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J Periodontol. 2013 May;84(5):572-84. doi: 10.1902/jop.2012.120137. Epub 2012 Jul 19.

Five-year changes in periodontal disease measures among postmenopausal females: the Buffalo OsteoPerio study.

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  • 1Department of Social and Preventive Medicine, University at Buffalo, State University of New York, Buffalo, NY, USA.

Abstract

BACKGROUND:

Understanding of longitudinal characteristics of periodontal disease in older females is limited. This study examined 5-year changes in periodontal disease measures among postmenopausal females.

METHODS:

Participants were 1,025 postmenopausal, 53- to 83-year-old females who completed baseline (1997 to 2001) and 5-year follow-up (2002 to 2006) whole-mouth oral examinations in a study ancillary to the Women's Health Initiative. Periodontal disease was characterized using probing depth (PD), clinical attachment level (CAL), alveolar crest height (ACH), and tooth loss. Differences in measures between examinations were used to characterize patterns of change.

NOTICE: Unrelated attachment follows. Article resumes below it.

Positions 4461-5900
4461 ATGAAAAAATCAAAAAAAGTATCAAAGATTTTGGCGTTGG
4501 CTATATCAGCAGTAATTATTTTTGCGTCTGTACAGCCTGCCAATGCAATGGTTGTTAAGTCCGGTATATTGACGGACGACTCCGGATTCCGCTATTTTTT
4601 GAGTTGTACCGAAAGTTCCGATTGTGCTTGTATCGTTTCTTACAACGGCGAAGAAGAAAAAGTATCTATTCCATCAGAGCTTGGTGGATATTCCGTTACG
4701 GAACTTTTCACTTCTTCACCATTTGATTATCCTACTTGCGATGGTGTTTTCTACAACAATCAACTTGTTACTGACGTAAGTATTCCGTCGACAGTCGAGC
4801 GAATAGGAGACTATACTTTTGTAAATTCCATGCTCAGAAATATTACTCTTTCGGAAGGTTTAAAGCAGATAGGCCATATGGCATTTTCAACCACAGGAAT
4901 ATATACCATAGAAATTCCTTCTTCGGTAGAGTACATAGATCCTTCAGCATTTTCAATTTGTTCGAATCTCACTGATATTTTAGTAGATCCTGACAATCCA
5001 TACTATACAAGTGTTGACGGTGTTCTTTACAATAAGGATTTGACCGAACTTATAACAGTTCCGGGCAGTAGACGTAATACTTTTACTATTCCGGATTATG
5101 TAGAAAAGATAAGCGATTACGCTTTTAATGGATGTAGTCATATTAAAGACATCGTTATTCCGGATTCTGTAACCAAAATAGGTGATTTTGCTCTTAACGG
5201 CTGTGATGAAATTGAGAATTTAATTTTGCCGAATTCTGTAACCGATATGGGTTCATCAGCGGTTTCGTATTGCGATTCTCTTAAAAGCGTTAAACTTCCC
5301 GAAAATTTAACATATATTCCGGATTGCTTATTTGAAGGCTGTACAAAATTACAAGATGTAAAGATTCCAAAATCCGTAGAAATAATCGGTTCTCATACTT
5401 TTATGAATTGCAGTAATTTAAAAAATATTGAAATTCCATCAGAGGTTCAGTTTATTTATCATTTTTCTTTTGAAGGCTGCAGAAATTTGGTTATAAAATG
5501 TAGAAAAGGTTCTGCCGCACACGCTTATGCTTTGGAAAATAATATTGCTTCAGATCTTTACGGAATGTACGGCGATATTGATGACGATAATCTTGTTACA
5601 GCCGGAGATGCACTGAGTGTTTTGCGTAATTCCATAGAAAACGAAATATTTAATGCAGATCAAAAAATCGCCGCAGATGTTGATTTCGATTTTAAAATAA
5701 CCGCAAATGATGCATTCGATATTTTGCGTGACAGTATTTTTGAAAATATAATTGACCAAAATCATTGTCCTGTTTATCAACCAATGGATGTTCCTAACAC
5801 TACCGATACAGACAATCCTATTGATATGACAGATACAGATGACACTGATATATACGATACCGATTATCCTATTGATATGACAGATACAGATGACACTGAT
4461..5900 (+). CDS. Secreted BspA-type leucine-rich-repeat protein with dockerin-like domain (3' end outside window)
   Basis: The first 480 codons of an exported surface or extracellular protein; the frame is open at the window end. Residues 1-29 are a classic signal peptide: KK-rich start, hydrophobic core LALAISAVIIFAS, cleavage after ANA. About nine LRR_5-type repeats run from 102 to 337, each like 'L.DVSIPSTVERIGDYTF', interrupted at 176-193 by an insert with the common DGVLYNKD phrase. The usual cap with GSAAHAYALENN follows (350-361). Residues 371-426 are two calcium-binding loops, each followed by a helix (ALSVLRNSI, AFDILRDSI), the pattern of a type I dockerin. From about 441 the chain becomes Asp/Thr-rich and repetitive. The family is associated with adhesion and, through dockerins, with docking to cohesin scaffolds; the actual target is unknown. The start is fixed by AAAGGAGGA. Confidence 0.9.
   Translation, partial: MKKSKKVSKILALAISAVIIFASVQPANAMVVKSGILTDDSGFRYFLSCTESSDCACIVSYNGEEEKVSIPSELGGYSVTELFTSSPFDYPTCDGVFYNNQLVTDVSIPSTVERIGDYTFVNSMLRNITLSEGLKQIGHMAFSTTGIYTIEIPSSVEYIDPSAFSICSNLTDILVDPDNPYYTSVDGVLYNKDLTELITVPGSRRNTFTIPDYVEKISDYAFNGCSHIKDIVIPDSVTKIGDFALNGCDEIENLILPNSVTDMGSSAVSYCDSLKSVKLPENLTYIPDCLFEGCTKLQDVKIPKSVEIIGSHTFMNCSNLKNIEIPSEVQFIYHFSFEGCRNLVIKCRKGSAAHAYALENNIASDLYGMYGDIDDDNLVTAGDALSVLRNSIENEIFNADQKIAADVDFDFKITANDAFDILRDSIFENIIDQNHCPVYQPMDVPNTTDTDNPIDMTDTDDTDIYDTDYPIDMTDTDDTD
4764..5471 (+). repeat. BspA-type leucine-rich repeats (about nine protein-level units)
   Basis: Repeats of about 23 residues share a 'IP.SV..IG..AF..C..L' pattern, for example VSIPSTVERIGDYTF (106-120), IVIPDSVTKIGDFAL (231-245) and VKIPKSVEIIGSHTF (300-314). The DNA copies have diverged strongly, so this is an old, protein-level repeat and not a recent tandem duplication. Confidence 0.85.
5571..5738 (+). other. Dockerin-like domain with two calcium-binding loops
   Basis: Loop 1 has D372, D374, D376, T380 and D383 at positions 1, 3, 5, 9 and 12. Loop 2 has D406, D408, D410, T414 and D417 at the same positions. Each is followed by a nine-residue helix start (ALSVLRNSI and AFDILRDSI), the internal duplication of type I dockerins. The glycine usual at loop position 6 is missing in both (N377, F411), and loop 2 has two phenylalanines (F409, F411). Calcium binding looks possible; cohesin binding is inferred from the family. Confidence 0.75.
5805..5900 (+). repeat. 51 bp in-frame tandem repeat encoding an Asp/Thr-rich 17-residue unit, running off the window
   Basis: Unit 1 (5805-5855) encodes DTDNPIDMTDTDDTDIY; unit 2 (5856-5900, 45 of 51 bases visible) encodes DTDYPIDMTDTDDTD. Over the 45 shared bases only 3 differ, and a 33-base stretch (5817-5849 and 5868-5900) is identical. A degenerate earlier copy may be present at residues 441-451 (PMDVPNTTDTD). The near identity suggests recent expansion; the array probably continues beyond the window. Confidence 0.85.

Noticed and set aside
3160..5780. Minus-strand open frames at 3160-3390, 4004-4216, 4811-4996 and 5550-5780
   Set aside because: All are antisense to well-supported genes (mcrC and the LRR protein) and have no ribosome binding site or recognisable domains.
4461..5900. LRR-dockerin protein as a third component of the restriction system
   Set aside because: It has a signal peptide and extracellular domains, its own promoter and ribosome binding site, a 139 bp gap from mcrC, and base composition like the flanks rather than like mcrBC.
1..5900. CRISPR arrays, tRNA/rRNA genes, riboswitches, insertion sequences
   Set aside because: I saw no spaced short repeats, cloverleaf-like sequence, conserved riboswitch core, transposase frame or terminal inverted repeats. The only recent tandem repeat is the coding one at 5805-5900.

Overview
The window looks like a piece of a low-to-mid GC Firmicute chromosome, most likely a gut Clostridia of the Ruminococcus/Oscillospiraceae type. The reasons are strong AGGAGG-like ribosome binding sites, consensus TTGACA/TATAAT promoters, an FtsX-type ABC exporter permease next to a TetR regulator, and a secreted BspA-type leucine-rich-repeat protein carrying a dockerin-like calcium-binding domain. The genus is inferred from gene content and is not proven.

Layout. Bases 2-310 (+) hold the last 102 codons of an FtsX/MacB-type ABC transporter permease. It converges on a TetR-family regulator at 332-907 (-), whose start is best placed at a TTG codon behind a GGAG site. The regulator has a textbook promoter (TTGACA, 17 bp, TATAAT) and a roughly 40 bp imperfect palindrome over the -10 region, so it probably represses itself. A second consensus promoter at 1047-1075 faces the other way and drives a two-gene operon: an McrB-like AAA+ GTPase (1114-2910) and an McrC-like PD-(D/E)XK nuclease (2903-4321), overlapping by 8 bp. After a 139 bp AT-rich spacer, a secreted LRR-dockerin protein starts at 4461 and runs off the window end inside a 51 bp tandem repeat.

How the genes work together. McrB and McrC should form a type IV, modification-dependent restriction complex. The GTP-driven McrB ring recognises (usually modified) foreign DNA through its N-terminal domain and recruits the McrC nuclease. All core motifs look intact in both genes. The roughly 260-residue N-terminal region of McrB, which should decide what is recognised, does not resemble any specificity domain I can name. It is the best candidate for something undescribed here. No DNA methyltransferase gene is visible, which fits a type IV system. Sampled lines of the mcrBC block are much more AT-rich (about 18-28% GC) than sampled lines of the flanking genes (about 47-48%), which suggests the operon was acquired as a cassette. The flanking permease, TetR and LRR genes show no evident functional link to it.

RESULTS:

Baseline prevalence of none/mild, moderate, and severe periodontal disease defined using criteria of the Centers for Disease Control and Prevention was 27%, 58%, and 15%, respectively. Tooth loss attributable to periodontitis occurred in 13% of females. Mean ± SD changes in whole-mouth mean measures showed progression when based on ACH (-0.19 ± 0.49 mm) yet relatively stable disease when based on PD (0.11 ± 0.42 mm) and CAL (0.06 ± 0.58 mm). Mean change in worst-site ACH was greater (P <0.001) in females with severe periodontitis and osteoporosis at baseline and with tooth loss during follow-up. Periodontal changes did not differ according to baseline age, hormone therapy use, smoking status, or age at menopause.

CONCLUSIONS:

Five-year changes in periodontal measures among generally healthy postmenopausal females were, on average, small and did not suggest a consistent pattern of disease progression. Females with history of severe periodontitis or osteoporosis may experience accelerated oral bone loss despite stability or small improvement in routine probing measures.

PMID:
22813344
[PubMed - indexed for MEDLINE]
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